Manager: "We need the foo feature by Friday."
Do-er: "I need two weeks."
Manager: "We need it Friday."
Do-er: "To do it right would take two weeks."
Manager: "Look, it doesn't have to be great. Just Done."
Do-er: "Well, I guess I could just hack in a conditional ..."
Manager: "Can you have that done by Friday?"
Do-er: "I guess. If I work in the evenings a little."
Manager: "GREAT! Do It."

Before we re-write this conversation, a little applied psychology here: By backing down and "finding a way", the contributor is training his manager to ask for unreasonable things. Think about it. The manager asks for more than what is possible, the contributor puts up a faux fight ... then yields. (Worse, the contributor is saying that his first estimate should not be trusted.)

Next time the manager needs something done "real quick now", who on the team is he going to go to? And what is he going to expect?

Also, notice that the quality shortcut is implicit. The contributor never says "In order to hit the date, I will short quality. I will add in a hard-to-understand, hard-to-test feature that will be undocumented and hard to maintain. I will increase the cost of all future development on this module by about two percent."

Instead, he said "Ok, boss", then maybe went home and kicked his dog. We don't know, but the cycle of miscommunication that starts with the boss (what does "gotta have it" mean, anyway?) has been continued.

As an industry, we have to stop doing this. We have to grow up.

Let's try this again:

Manager: "We need the foo feature by Friday."
Do-er: "I can have it done the following Friday – Oct 14"
Manager: "We need it Friday."
Do-er: "As it stands, given our departmental quality standards, I don’t know how to do what you are asking. I can, however, present a few options."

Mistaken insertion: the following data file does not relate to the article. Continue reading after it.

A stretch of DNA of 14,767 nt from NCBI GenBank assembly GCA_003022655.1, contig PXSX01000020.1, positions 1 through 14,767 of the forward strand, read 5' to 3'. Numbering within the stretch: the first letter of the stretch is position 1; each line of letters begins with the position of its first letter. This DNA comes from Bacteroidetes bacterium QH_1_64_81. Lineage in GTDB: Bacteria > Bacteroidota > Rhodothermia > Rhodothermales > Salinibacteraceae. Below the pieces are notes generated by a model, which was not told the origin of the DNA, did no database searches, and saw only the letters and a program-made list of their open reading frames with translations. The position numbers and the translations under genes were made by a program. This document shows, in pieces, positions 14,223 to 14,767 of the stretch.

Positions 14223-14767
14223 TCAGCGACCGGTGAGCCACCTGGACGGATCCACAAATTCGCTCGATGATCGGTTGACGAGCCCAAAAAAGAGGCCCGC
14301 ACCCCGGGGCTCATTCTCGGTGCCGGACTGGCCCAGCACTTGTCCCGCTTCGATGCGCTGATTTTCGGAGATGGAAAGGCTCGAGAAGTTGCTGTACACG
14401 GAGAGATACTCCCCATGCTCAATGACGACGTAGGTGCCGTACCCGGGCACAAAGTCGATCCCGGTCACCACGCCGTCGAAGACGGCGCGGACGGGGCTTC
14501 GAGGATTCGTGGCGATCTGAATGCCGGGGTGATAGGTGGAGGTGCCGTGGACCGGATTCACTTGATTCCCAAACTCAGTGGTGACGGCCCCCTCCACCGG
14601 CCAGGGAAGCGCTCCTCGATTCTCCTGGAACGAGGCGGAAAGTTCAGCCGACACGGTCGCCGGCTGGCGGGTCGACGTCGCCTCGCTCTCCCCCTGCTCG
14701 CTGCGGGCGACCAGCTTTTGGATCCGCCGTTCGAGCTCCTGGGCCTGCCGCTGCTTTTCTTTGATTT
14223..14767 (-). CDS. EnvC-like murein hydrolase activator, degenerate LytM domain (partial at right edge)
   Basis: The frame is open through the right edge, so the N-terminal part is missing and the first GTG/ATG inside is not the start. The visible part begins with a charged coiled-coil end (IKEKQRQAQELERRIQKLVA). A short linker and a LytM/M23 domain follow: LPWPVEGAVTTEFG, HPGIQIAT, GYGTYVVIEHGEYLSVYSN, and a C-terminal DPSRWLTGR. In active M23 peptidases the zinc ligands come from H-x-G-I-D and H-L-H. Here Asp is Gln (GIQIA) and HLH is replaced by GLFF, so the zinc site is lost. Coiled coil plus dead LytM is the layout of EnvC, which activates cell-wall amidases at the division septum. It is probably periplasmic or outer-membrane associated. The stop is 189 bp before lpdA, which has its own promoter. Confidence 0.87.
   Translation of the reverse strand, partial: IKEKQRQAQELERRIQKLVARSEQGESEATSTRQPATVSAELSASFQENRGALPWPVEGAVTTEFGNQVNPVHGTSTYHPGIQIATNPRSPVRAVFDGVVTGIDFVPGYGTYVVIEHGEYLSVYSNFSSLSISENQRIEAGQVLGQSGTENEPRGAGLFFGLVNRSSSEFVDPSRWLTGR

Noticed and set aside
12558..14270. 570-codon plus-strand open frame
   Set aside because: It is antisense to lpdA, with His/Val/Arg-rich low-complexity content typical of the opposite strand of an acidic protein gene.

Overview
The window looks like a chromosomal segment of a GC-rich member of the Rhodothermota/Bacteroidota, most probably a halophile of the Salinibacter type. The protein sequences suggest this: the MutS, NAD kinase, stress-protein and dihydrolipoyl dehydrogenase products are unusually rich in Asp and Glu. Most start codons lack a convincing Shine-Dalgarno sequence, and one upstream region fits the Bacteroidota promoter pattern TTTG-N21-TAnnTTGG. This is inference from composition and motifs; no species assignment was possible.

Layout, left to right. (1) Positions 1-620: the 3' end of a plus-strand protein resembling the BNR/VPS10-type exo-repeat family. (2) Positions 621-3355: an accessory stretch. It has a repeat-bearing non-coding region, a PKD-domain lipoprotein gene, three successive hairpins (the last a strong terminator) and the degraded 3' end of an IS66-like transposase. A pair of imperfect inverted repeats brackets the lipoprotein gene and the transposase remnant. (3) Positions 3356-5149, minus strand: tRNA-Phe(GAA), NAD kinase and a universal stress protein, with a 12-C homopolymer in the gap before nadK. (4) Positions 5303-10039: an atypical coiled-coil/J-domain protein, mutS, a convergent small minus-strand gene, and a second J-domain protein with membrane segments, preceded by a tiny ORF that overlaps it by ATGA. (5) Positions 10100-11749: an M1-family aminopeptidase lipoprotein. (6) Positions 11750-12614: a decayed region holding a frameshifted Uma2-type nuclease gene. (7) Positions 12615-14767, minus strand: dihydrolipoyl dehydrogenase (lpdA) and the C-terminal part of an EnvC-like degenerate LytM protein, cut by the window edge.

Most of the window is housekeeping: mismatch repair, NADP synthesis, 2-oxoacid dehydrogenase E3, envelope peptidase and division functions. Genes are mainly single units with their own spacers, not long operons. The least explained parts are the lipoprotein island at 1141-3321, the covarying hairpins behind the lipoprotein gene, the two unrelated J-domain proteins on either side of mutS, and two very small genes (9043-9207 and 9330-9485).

Manager: "Go on."
Do-er: "We could assign Sarah to write the frobble sub-feature. Joe could do the system and integration tests, so I could write the code. We could skip our quality standards, or we could ship on October 14"
Manager: "Sarah is busy doing XXY. Joe is busy doing ABC. We need that code on Friday!"
Do-er: "Ok. Send me an email approving the quality slip, and I'll do it."
Manager: "um ... what?"
Do-er: "I can hit the date if I take certain risks. If you approve and take responsibility for the risk, I can do it; I just need an email."
Manager: "What happens if it doesn't work?"
Do-er: "Well, you took responsibility for it and approved the risk. I'd say it's about 10% that we have a minor bug, 20% that it’s a show-stopper."
Manager: "There can be no show-stoppers!"
Do-er: "Ok. We could assign Joe to do the system and integration tests ..."

You see where this is going. The contributor is offering real options to management to make explicit tradeoffs. The manager, of course, doesn’t WANT to make those tradeoffs, and doesn't want to take responsibility for those tradeoffs – but we're not letting him off the hook. (Yes, I'm tough on managers here. Don't worry, I will be tough on contributors later.)

Is this confrontational? Yes ... a little. The key is to present three to five very valid options for manager. That's not a confrontation; it's asking the boss to be boss, to make the big decision.

Now, consider: If anything was less important, you could find someone else to help out. Thus, if everyone else in the department is working on something else and can't be spared, this functionality needed on Friday is actually the least important thing the team is working on! Also Consider: If we back down at this point, we sacrifice our life, make a compromise that is a violation of our professional standards, and incent management to continue the practice.